The following letter was signed by 1,000 war veterans and given to the President on March 10, 2003.
March 10, 2003
The Honorable George W. Bush
President of the United States of America
1600 Pennsylvania Avenue NW
Washington, DC 20500
Dear Mr. President:
We, the undersigned veterans who have served our country in World War II, Korea, Vietnam, the 1991 Gulf War and other military conflicts, respectfully request an opportunity to meet with you about the threat of war between the United States and Iraq.
Mr. President, we are patriotic citizens and veterans who respect the office of the President and the ethics and values binding us together as Americans.
As such, we feel duty-bound to share with you our serious concerns regarding issues of national security, the appropriate use of our military strength, and the health and welfare of our active duty soldiers, sailors, airmen and marines. Those of us who are veterans of the 1991 Gulf War can offer particular insight into the ongoing troubles in the Middle East, and the likely consequences of another war in that volatile region.
A dozen years ago, we helped liberate Kuwait from Iraqi occupation, and in the course of combat operations came face to face with brutality and the consequences of modern warfare. We learned how unpredictable the nature of war can be. And we learned that war-related losses are not simply experienced on the battlefield.
Following the 1991 Gulf War, we collectively failed to prevent Saddam Hussein’s violent repression of a popular uprising and the unprecedented refugee flight that ensued. As a result, tens of thousands of innocent civilians died. In addition to those deaths, the war and immediate post-war conditions resulted in the excess deaths of 46,900 children under the age of five, according to the New England Journal of Medicine (Sept. 24, 1992).
Over the long term, the 1991 Gulf War has had a lasting, detrimental impact on the health of countless people in the region, and on the health of American men and women who served there. Twelve years after the conflict, over 164,000 American Gulf War veterans are now considered disabled by the U.S. Department of Veterans Affairs. That number increases daily.
The possibility of large-scale war between the U.S. and Iraq looms before us once again. For this urgent reason we would like to meet with you to discuss steps the United States and its allies can take to protect U.S. soldiers, allied forces, and Iraqi civilians from known and suspected hazards that would result from military operations.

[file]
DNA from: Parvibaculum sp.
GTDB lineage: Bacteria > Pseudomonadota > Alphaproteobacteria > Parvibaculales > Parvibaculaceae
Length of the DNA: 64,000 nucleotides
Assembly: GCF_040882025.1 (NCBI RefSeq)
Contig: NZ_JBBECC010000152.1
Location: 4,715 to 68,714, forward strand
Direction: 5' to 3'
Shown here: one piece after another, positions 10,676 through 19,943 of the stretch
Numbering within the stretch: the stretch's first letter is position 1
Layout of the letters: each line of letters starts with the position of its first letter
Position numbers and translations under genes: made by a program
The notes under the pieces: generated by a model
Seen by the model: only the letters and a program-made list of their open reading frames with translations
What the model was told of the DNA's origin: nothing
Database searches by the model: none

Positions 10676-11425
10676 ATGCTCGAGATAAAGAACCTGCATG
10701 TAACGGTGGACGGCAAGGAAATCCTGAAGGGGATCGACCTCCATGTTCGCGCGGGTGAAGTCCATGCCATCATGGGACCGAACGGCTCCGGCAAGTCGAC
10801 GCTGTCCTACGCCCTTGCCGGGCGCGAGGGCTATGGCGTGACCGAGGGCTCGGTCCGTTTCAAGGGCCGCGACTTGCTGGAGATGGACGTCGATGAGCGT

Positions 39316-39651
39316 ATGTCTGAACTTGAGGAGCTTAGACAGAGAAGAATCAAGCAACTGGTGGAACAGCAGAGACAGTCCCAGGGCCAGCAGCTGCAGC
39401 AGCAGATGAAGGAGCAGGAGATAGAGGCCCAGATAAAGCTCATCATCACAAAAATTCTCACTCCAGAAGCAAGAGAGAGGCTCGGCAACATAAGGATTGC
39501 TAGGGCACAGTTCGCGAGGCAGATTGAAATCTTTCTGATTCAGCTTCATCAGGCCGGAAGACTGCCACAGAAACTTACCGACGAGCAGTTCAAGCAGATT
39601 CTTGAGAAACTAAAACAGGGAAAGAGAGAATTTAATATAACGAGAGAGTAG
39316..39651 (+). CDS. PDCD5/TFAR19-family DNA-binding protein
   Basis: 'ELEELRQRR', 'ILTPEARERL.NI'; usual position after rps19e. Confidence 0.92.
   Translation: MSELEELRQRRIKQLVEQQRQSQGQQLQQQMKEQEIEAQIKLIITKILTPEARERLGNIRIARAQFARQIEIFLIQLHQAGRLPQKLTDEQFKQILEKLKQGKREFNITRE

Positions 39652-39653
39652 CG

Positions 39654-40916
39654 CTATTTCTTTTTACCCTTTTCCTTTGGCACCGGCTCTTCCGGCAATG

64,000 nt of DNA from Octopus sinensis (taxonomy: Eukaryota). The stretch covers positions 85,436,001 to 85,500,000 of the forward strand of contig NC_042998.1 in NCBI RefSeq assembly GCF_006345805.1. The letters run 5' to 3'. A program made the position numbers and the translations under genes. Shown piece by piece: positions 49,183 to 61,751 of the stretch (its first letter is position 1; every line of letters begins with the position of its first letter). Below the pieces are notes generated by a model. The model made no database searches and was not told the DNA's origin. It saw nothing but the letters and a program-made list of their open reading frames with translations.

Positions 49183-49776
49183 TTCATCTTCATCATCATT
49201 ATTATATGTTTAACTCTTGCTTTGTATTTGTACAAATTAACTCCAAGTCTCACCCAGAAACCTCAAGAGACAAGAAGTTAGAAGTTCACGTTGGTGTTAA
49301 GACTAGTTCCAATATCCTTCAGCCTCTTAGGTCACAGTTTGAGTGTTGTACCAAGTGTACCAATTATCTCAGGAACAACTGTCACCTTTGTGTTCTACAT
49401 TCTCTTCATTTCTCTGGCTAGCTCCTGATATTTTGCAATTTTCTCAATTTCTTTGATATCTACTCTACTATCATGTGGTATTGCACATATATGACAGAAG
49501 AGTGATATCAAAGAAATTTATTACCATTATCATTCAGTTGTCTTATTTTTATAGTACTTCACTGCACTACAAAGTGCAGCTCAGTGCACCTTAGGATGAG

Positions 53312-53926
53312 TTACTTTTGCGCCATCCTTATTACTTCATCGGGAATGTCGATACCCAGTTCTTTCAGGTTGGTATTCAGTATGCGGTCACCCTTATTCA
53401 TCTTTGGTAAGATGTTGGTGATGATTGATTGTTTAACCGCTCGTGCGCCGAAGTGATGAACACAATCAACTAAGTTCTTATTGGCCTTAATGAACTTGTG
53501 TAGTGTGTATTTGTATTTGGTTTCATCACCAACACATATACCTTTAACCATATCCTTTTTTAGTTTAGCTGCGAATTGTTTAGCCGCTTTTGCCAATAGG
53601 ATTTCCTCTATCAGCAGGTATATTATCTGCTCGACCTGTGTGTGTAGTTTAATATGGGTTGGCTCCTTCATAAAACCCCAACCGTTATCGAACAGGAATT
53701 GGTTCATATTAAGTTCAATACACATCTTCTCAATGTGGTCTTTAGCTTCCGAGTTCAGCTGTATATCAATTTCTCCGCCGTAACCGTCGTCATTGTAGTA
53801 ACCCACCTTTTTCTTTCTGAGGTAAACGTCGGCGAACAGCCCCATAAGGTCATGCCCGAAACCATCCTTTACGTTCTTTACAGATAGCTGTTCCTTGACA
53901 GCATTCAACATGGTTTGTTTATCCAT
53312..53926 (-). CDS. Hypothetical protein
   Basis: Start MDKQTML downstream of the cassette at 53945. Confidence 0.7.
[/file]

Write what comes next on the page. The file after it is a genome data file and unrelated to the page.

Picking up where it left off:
We understand the risks that come with war and that there are times when such risks are necessary. However, we strongly question the need for a war at this time. Despite Secretary of State Colin Powell’s report to the Security Council and the testimony of others in the administration, we are not convinced that coercive containment has failed, or that war has become necessary.
Our own intelligence agencies have consistently noted both the absence of an imminent threat from Iraq and reliable evidence of cooperation between Iraq and Al Qaeda. Again, we question whether this is the right time and the right war.
Further, we believe the risks involved in going to war, under the unclear and shifting circumstances that confront us today, are far greater than those faced in 1991. Instead of a desert war to liberate Kuwait, combat would likely involve protracted siege warfare, chaotic street-to-street fighting in Baghdad, and Iraqi civil conflict. If that occurs, we fear our own nation and Iraq would both suffer casualties not witnessed since Vietnam. We fear the resulting carnage and humanitarian consequences would further devastate Iraqi society and inflame an already volatile Middle East, and increase terrorism against U.S. citizens.
Our concerns about the potential human and material costs of a military conflict in Iraq are well substantiated. In the event of a war, the UN warns that 1.26 million children under the age of five in Iraq will be at risk of death. Within the initial weeks of conflict, the World Health Organization estimates 500,000 Iraqis would need immediate medical attention. Ten million Iraqis would need immediate humanitarian assistance and over two million Iraqis would be made homeless.
The scale of the crisis would be so large that the international community would be unable to prevent widespread suffering. For these reasons and more, it remains in our nation’s best interest to avoid another war. The risk of excessive civilian casualties like those predicted by the UN pose a grave risk to our national security, making the U.S. more of a target of retaliatory attacks by terrorists.
Mr. President, as our Commander-in-Chief, we recognize the immense responsibility you have to protect our homeland and keep our nation secure. As veterans who honorably served our nation in its wars, we believe that our perspectives, knowledge and expertise can aid you at this crucial time, as you continue to deliberate on whether or not to commit our nation to war.
We therefore request a meeting at your earliest possible convenience. We look forward to any opportunity to come together with you to discuss the matters we have raised.
Veterans for Common Sense